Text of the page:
Ernie, you had sent me a higher resolution of that first image you posted in the thread. If you turn on the View > Highlight Hot & Cold within apertures, you will see that you the blacks get crushed. You go from zero blue to blue all over the place. It is just that with these images, the crushing of the blacks isn't as visually disturbing. The next step would be to take the Raw file and see what kind of image you get out of CNX2.
Currently Being ModeratedMar 22, 2013 10:32 AM (in response to Mike Bisom1)
I have just emailed you an original size JPEG of a photo I went back to the shop and shot with flash. If you analyze it similarly, you will see that the Cool indications are only on subject matter that is truly under-lit. Blacks in the middle of the photo, where the flash reached, have not been "crushed". Also, the detail is quite good if you either turn off high and low, or if you correct the Black Point.
Currently Being ModeratedMar 22, 2013 10:35 AM (in response to Ernie Stamper)
And? My point this whole time is that Aperture doesn't do a very good conversion on D600 files. In my eyes, it's an unacceptable conversion. Can you tinker with it to get a better version? Sure. But I don't have that kind of time. Espeically when you consider that CNX2 (best conversion) or Lightroom (better conversion) give a better, no tweak needed, starting point for the Raw file. And that I have never had anywhere near this poor of a conversion from Aperture and I started back with v1 @ $500. And I illustrated that with your "comparison" image. You can clearly see that the conversion crushed the blacks. Do those crushed blacks matter? Probably not. But what are you going to do when they do matter? When you actually have some shadow detail that simply looks better before Aperture crushed it as in my wedding formal shot.
Currently Being ModeratedMar 22, 2013 10:51 AM (in response to Mike Bisom1)
I cannot speak to the conversions of images you have shot. For those test shots I did in the camera store, I think the black lows would have been there with any camera I have used. I think I would see the same with the same shot made with my D300, my D800, or the test D600. The photographer in the camera shop thought the render from RAW was the better starting point compared to the Preview from the camera. That is a subjective judgement of course.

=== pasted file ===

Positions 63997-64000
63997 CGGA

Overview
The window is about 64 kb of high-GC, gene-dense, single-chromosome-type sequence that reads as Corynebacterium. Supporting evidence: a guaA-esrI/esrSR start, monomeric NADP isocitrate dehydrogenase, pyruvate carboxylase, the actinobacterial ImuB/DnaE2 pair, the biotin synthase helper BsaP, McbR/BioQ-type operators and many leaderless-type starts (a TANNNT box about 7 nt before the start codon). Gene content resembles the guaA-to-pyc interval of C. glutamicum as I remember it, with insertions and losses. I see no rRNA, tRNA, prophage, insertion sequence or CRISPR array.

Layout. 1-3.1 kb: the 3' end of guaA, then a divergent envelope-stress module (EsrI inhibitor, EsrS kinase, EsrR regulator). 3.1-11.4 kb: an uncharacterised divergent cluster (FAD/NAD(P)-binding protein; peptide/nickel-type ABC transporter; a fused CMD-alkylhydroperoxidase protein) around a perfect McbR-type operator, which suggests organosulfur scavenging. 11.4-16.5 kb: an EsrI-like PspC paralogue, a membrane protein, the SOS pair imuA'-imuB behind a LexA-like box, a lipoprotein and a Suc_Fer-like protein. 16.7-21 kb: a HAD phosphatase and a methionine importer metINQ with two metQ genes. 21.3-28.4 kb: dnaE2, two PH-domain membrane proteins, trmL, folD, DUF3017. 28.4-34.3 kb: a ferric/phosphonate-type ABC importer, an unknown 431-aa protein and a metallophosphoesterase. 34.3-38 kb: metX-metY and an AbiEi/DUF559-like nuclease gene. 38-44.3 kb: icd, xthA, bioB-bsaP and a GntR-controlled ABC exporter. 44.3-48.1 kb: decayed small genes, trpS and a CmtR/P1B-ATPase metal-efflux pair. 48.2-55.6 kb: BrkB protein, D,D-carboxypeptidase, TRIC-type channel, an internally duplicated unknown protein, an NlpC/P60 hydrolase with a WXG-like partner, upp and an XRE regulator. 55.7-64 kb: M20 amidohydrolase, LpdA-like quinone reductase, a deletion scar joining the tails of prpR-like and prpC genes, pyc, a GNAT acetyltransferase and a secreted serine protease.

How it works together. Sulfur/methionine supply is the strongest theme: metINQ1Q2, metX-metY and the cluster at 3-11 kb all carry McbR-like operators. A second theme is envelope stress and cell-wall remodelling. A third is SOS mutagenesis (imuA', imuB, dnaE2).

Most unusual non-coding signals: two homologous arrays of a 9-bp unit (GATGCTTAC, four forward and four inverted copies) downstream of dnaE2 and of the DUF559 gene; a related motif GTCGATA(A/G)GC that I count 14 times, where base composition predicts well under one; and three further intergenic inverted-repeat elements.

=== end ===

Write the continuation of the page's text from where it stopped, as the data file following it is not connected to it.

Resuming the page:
I think it will not be easy for Apple to find the fix, if we rule out all in camera settings that might have resulted in the JPEG Preview looking better, even with CNX2.
Currently Being ModeratedMar 22, 2013 11:04 AM (in response to Ernie Stamper)
I cannot speak to the conversions of images you have shot.
I can though! And I have even illustrated it with your test shot! I would imagine the wider the dynamic range, the more drastic the effect. And again, I have no doubts that CNX2 will always provide the best conversion of NEF files... no backwards engineering required. But Apple should be able to provide a better algorithm than what they have currently given us. That is one of the reasons to use Aperture, a decent Raw conversion. I don't have a D800 so I have no idea what conversion from that look like. When I started with Aperture, we had Canon 10D-40D Cameras. We now have a D300s (can't part with it!), a pair of D7000's, and the D600. We have had a D80, a pair of D90's and even a D5000 thrown in the mix. I have used Aperture to process files from Canon 7D's, 5Dc & MII, and even a couple of Fuji S2 (if memory serves) and I have never had this issue. So yeah, I am thinking it's something the engineers can put their thinking caps on and resolve.
OK- If you twist my arm, I will say that I was never thrilled with the Fuji conversion either. But as it wasn't my camera and I didn't have anyting to compare it too... I could live with it!
Currently Being ModeratedMay 3, 2013 2:25 PM (in response to Mike Bisom1)
If anyone is still following this (or if Apple ever takes notice), I know at least part of the issue is in how Aperture interprets the white balalnce issue. I took the camera (D600) out for fun the other day and was using a set Kelvin WB. In Aperture, the WB is NOT a consistent Kelvin.